YWCA to open ‘longer-term’ housing for domestic violence survivors


Daily file photo by Colin Boyle

Organizations like the YWCA will continue to offer their regular services alongside special programming for Domestic Violence Awareness Month.

Sophie Mann, Digital Development and Recruitment Editor

The Evanston/North Shore YWCA will soon provide “longer-term” housing to survivors of domestic violence in a 16-unit apartment complex set to open in the next few weeks.

The complex will provide affordable housing to families and individuals of all genders impacted by domestic violence. The $1.5 million building was purchased by two YWCA donors, who gave the organization ownership of the building, YWCA’s housing occupancy and employment specialist Iris Barrios said.

People applying to live in the complex will come from domestic violence programs offered by the YWCA and other similar programs in the area, domestic violence residential and community services director Sandy Williams said. The YWCA created an assessment for applicants so they can decide whether the complex is appropriate for them, she added.

“We are really looking for someone who is ready for the next step,” Williams said. “They should’ve received some other domestic violence services before entering this program. We want to know that they’ve had the opportunity to address some of the critical issues first before going on.”

Williams, who will oversee the new program, worked with other staff members and the Housing Authority of Cook County to create the longer-term housing. Though the building is rent-free, tenants must contribute 30 percent of their income to the YWCA.

Though there is no specific time frame for how long people can live in the apartments, Williams said the housing is not permanent, but rather an alternative to emergency housing.

“We use the term ‘longer’ because we want it to be a stepping stone,” Williams said. “As for how long someone stays there, it’s going to vary from person to person.”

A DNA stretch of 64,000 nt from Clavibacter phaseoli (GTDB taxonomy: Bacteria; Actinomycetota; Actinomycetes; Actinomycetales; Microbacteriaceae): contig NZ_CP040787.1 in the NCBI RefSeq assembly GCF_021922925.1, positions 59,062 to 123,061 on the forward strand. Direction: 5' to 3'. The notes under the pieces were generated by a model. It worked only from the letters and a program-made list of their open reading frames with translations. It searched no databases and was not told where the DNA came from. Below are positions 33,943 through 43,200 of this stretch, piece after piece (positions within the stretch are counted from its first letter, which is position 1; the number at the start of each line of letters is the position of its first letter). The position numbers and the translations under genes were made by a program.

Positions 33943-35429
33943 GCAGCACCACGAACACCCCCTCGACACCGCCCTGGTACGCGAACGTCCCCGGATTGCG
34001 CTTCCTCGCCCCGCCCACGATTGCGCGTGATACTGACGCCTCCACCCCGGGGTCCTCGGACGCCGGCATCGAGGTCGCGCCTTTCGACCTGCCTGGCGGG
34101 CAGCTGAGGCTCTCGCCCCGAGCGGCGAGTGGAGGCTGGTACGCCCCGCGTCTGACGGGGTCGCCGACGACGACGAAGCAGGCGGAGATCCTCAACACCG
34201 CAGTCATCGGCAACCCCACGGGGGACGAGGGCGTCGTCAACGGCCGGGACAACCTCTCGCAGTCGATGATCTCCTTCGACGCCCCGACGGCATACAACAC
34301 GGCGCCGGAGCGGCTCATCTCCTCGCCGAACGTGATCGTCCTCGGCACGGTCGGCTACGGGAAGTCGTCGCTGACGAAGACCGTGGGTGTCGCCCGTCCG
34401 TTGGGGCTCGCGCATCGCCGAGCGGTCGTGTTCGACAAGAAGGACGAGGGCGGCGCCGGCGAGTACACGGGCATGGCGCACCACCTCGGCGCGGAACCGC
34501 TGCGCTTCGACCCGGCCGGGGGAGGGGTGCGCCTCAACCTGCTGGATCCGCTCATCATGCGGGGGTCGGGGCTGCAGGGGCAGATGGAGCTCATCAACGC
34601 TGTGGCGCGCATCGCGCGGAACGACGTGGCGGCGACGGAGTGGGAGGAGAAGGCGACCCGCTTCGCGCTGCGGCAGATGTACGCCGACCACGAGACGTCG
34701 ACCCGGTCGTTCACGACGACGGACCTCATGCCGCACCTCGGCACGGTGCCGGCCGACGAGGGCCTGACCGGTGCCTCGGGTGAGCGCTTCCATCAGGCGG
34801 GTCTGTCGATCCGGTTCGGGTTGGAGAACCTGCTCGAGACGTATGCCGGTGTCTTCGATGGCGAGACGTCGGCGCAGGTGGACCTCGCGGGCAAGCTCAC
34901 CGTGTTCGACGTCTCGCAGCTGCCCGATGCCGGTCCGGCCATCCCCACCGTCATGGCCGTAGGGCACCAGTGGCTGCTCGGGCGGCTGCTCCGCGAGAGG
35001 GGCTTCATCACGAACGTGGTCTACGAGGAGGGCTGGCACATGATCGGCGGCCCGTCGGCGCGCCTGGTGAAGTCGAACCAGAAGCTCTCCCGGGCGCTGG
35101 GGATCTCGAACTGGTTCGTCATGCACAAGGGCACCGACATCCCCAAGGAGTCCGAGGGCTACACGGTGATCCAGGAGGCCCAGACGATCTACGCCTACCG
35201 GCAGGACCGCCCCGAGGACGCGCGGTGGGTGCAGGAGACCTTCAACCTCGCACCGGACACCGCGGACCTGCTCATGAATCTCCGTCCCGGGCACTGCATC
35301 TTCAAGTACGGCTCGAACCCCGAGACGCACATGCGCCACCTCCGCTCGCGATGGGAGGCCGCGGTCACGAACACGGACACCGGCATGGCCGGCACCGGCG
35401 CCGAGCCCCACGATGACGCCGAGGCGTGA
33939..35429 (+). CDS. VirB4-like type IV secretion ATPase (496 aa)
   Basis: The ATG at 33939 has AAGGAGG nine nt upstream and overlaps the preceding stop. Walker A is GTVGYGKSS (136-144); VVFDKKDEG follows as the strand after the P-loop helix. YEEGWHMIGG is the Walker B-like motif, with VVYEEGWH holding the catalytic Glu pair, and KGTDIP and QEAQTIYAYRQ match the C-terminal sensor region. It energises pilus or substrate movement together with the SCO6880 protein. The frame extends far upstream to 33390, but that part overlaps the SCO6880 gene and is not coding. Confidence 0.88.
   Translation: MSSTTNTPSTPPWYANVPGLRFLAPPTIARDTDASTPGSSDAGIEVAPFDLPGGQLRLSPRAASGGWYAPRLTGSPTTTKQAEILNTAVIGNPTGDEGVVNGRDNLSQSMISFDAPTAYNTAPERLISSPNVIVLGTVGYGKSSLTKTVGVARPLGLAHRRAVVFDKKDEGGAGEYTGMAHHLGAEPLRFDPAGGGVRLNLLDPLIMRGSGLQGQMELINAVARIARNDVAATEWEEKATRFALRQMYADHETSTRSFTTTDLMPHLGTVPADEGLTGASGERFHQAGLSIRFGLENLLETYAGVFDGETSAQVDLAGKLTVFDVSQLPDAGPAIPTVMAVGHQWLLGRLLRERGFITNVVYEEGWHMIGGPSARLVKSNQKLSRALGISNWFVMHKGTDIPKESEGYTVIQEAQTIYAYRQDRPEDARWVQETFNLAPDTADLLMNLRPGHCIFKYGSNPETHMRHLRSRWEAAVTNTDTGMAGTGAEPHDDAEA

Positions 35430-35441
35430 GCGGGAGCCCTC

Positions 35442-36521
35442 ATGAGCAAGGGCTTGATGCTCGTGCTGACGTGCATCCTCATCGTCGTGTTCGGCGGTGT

The YWCA also offers 90-day emergency housing for survivors, giving them free lodging and support services to find work and other stable housing. That program has been successful in helping survivors gain independence, Williams said, but the new longer-term program will allow them to continue building self-sufficiency.

Despite some individuals finding employment in the 90-day program, some find it challenging to secure affordable housing in such a short period of time, Barrios said.

Because shelters often require survivors to leave after 90 days, relocation often forces individuals to quit their jobs even if they find employment, Barrios said. This longer-term housing complex gives survivors more time to settle into their jobs, she added.

“We have had a lot of success with the 90-day program in finding employment, but … the longer-term housing … would create more stable jobs,” Barrios said. “With the longer-term housing, they won’t have to relocate.”

More than 60 percent of women in emergency shelters are forced to enter unstable housing situations after leaving, which can include other short-term shelters or returning to their abuser’s home, CEO of YWCA Evanston/North Shore Karen Singer told the Chicago Tribune.

Williams said she was looking forward to providing more comprehensive services to survivors in Cook County.

“For us, it’s just a great opportunity for us to address several issues: the need for affordable housing and the longer-term needs of domestic violence survivors,” Williams said. “We are glad that this program gives us the opportunity to do that.”

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